people of all levels," Kirk commented to Lee.  "It was our real breakthrough from race records, and it became synonymous with Andy Kirk."
    Their other popular recordings included Walkin' and Swingin', Until the Real Thing Comes Along, Cloudy, What Will I Tell My Heart?, Little Joe From Chicago (named for booking agent Joe Glaser), I Won't Tell a Soul (I Love You), Floyd's Guitar Blues, Boogie Woogie Cocktail, McGhee Special, and I Know.
    From the 1950s on, Kirk followed a variety of pursuits - some having to do with music and some not.
    He went into real estate in New York City in 1952 and was a silent partner with his wife and in-law James D. Fields in The Maryetta Flower Shoppe, located in the Riverton section.
    He became a Jehovah's Witness in 1953, and later played his saxophone in the orchestra which accompanied singers during their religious gatherings.
    For a high-fidelity album, "A Mellow Bit of Rhythm" (RCA Victor LPM-1302), Kirk re-recorded some of his best big band material, using a group of studio musicians, in March 1956.
    In August 1958, he began managing the Theresa Hotel in New York City.
    He spent some time working in the office of the American Federation of Musicians Local 802.
    And also, he continued into the late 1970s to put together pickup bands for concerts or dances, recalling, at least for a few hours, the two decades when his Clouds of Joy brought a mellow bit of rhythm to the public.
"Andy Kirk and the Witnesses," Down Beat, Oct. 12, 1961, p.14.
"Collins And Kirk Back: With Music, Dancing Feet," Chicago Defender, Sept. 27, 1952,
Leonard Feather, "Kirk, Andrew Dewey (Andy)," in The Encyclopedia of Jazz (New York
    City: Horizon Press, 1955), pp.300-301.
Burt A. Folkart, "Andy Kirk, 94, Led 'Clouds of Joy' Big Band," Los Angeles Times,
    Dec. 17, 1992, p.36.
Charles Garrod, Andy Kirk and His Orchestra (Zephyrhills, FL: Joyce Record Club, 1991).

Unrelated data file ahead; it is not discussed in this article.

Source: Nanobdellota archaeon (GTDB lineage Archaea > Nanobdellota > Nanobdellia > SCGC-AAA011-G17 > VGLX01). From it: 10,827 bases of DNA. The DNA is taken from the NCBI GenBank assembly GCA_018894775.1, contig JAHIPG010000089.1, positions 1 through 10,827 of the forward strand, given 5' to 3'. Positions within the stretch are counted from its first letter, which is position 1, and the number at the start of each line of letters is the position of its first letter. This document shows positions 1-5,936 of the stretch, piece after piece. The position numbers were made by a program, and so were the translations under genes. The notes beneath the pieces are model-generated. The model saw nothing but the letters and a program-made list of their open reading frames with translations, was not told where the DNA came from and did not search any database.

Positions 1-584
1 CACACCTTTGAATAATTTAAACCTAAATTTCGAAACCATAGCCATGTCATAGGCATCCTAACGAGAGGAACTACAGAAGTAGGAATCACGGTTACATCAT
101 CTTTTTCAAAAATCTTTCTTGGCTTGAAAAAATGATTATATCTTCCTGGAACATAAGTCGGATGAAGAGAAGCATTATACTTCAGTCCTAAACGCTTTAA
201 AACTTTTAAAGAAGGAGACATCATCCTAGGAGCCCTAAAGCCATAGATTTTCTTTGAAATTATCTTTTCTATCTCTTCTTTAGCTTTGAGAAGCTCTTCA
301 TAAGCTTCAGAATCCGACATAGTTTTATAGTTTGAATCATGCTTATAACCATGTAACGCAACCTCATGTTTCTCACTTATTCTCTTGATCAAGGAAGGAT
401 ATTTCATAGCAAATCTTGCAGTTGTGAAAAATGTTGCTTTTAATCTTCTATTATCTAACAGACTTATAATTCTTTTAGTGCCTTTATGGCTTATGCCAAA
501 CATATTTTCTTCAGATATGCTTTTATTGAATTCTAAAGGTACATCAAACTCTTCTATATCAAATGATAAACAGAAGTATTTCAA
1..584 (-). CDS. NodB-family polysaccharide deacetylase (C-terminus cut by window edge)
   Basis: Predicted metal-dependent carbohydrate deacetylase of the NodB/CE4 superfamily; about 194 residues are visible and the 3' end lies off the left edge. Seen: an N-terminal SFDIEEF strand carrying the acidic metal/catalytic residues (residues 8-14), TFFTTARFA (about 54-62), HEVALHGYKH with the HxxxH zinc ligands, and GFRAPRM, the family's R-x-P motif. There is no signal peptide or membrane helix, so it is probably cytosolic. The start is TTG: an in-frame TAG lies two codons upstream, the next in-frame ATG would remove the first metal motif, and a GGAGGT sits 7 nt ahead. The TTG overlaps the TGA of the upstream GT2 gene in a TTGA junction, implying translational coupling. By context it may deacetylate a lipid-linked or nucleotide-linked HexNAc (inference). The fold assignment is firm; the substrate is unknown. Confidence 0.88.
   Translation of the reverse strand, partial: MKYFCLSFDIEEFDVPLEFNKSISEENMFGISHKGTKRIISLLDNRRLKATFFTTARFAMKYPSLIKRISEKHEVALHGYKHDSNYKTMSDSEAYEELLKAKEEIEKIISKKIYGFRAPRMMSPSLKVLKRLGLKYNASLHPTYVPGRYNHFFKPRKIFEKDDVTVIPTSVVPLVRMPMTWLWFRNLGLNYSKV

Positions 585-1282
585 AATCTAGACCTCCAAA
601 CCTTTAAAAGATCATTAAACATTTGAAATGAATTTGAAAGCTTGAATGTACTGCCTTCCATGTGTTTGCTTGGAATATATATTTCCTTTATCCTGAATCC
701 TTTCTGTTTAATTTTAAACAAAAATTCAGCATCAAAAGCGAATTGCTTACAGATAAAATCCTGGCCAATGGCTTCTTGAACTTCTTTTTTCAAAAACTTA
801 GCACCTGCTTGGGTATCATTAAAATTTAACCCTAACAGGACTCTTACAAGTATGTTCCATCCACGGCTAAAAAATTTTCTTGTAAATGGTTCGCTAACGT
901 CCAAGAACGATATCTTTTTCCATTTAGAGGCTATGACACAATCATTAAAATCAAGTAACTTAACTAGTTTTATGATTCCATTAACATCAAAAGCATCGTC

Kent Haze, "The Candid Andy Kirk," The Mississippi Rag, Apr. 1977, pp.6-8.
Andy Kirk as told to Frank Driggs, "My Story," The Jazz Review, Feb. 1959, pp.12-17.
Andy Kirk as told to Amy Lee, Twenty Years On Wheels (Ann Arbor, MI: The University of
    Michigan Press, 1989).
Peter Watrous, "Andy Kirk, 94, Big-Band Leader Known for the Kansas City Sound,"
    New York Times, Dec. 15, 1992, sec.B, p.15, col.1.

    I would like to expand this tribute, if possible, with a new interview of someone who was important to Andy Kirk's life and career.  Are you an alumnus of his band, a member of his family, or a collector who is knowledgeable about his accomplishments?  Please contact me via e-mail

return to "Biographical Sketches" directory
go to Big Band Library homepage

The big bands are back
in a new and exciting way!
by Music Librarian CHRISTOPHER POPA
October 2008

    As an 8-year-old, he sold newspapers on the street corner and at age 20, became a mail carrier.  He took up the tenor saxophone and later the sousaphone, moonlighting with various bands at night, until, in 1929, he got his own group, "Andy Kirk and His Dark Clouds of Joy."
    "One of the first things I did as a leader was drop the 'dark' from the Clouds," he explained to writer Amy Lee.  "I'd heard that expression back in Denver.  It usually came from men hanging around in front of a saloon with nothing to do.  When some of us came down the street towards them they'd remark, 'Looks like it's gonna rain.  Dark clouds comin'.'  I'd turn my back to them and look up at the sky, see if I saw any clouds.  We became Andy Kirk and his Twelve Clouds of Joy."